I Introduction
This paper addresses a network routing game between a player that wants to route legitimate traffic from a source node to a destination node and another player that wants to block traffic by flooding the network with malicious traffic. We refer to these players as the router and the attacker. Motivated by network security problems, we are interested in scenarios of asymmetric information, where the router exposes its policy to the attacker before the attacker needs to select its policy. The problem formulation considered here is motivated by the socalled Crossfire attack in which an attacker persistently degrades network connectivity by targeting a selected set of links within the network, while adjusting to changes in routing policies [1]. The defense against such attacks has been the subject of recent work [2, 3, 4, 5].
The Nash equilibrium is an attractive solution concept for noncooperative games because it leads to very strong notions of equilibria, in that neither player regrets its choice after the outcome of the game is revealed [6]. However, such equilibria often do not exist in problems of asymmetric information. The Stackelberg equilibrium is an alternative solution concept where one player (the leader) must select and reveal its policy before the other player (the follower) makes a decision [7]. This type of equilibrium specifically addresses the information asymmetry that we consider here and has been applied to domains closely related to the problem considered in this paper, including network routing [8], scheduling [9], and channel allocation for cognitive radios [10], but also has application in supply chain and marketing channels [11] among other fields. The Stackelberg equilibrium is a concept that is also wellsuited for security of critical infrastructure systems [12] and has been applied to surveillance problems that include the ARMOR program at the Los Angeles International Airport [13], the IRIS program used by the US Federal Air Marshals [14], power grid security [15], and defending oil reserves [12]. These two types of equilibria have also been studied extensively for various types of security games [16].
This paper includes three main contributions:
We focus on a network consisting solely of parallel links that directly connect source and destination. Even within this simple set of networks, the computation of the optimal attack policy turns out to have higher complexity than one might expect. For any fixed routing policy, we show in Section III that the computation of the “optimal” distribution of a fixed budget of attack traffic among the parallel links is an NPhard problem with respect to the scaling parameter . From the attacker’s perspective, “optimal” means that the attacker can prevent as much traffic as possible from reaching the destination, by flooding network links so that legitimate traffic in excess the links’ capacity is dropped.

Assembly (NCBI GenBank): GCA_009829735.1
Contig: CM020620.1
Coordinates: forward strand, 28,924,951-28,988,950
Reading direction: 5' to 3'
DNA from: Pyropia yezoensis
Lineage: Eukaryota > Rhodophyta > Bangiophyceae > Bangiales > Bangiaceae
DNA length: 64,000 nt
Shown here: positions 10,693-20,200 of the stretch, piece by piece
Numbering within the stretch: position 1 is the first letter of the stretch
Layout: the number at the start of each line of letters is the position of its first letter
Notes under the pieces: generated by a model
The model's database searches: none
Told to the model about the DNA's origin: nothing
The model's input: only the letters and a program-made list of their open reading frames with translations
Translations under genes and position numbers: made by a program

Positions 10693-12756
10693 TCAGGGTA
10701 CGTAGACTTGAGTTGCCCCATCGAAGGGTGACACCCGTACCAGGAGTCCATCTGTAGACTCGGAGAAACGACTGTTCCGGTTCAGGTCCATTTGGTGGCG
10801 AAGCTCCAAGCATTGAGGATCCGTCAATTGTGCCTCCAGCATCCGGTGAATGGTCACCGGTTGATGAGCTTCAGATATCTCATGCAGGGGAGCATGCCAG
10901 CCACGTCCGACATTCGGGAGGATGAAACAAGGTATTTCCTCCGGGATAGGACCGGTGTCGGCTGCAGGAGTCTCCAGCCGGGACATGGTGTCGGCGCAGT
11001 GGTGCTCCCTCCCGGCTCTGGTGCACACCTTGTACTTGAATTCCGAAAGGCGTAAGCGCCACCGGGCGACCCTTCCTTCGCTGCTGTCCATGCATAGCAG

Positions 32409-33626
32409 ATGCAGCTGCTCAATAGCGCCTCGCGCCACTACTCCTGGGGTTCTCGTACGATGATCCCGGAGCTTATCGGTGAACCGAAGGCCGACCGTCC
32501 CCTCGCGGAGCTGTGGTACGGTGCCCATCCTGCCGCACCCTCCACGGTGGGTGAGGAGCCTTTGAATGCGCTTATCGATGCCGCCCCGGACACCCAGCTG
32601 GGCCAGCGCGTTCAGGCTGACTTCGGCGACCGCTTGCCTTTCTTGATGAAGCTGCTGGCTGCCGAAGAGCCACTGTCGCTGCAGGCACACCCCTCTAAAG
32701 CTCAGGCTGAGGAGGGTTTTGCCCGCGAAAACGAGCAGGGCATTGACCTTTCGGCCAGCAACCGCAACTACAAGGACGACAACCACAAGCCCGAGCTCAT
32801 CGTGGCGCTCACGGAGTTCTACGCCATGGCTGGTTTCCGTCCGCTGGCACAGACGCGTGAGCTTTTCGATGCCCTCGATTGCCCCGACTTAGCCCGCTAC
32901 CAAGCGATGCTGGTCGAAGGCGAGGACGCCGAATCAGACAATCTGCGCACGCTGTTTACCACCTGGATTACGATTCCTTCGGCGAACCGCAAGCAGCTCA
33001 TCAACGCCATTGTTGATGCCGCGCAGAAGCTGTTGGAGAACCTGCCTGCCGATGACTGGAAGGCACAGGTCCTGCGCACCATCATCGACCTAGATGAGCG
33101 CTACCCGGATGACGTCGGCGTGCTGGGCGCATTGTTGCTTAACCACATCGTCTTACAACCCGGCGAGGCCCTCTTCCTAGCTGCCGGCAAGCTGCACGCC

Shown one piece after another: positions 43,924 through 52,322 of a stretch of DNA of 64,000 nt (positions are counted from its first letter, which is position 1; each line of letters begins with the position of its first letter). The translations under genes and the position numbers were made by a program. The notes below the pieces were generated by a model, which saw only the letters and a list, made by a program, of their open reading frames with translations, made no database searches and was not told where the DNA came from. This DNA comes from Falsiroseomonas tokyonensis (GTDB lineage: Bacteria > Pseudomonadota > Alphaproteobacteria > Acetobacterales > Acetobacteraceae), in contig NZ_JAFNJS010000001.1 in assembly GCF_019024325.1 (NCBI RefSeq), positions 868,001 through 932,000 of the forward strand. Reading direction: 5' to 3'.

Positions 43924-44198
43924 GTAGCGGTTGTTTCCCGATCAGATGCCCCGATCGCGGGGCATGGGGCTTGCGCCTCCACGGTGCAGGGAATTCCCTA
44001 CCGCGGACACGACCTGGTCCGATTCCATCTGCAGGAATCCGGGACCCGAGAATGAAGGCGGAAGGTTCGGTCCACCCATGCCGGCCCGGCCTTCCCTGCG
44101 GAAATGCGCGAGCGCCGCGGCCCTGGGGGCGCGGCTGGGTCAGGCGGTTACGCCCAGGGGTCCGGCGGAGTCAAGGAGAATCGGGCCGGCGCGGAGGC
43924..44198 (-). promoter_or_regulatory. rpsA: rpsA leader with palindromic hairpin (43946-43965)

As noted above, Nash equilibria have the desirable feature that they lead to no regret by both players, a feature that is generally not shared by Stackelberg equilibria. It turns out that in the network routing games considered here, Stackelberg equilibria only lead to noregret (i.e., are also Nash equilibria) in the extreme cases where the attacker controls a very large or a very small amount of traffic. We show this to be true for parallel networks in Section IV. For these two extreme cases, we actually provide explicit formulas for the optimal Stackelberg/Nash routing policies. Not surprisingly in view of the NPhardness result, no explicit formulas are provided for intermediate levels of attack traffic.
Motivated by the nontrivial dependence of the Stackelberg policy on the total amount of traffic controlled by the attacker, we also study how uncertainty in affects routing performance. Previous work in this area has modeled this type of uncertainty as a distribution over the possible values of , giving rise to routing policies that give an optimal expected value on the cost function [17]. However, in this work, we define a metric for the “value of information” about the power of the attacker that compares the amount of traffic that the attacker could block if the router knew precisely versus the amount of traffic it could block if the router had to select a policy without precise knowledge of . The latter scenario generally leads to an increase in blocked traffic. We show in Section V a closedform expression for the value of information in twolink networks.
Ii Model
This paper focuses on a twoplayer network routing game where the system operator is tasked with deriving a routing policy to maximize the throughput of a given single source / single destination parallel network in the presence of an adversary. The network is comprised of a set of edges , where each edge is associated with a given capacity . The system operator, which we will henceforth refer to as the router, is tasked with with designing a routing profile which routes units of traffic across this network. A feasible routing profile satisfies and for all edges . We denote the convex set of all admissible routing profiles as where denotes the capacities of all edges.
This work considers the existence of an attacker whose goal is to block as much routed traffic as possible by reducing the capacities of the edges in the network through a crossfire style attack where the attacker can send up to units of nonresponsive traffic on various edges in the network. An adversarial attack can be characterized by a routing profile which satisfies and for all edges . We denote the set of all admissible adversarial attack policies as . We will often refer to as the attack budget of the adversary. Given an admissible routing profile and an adversarial attack , the amount of legitimate traffic blocked on any edge is defined as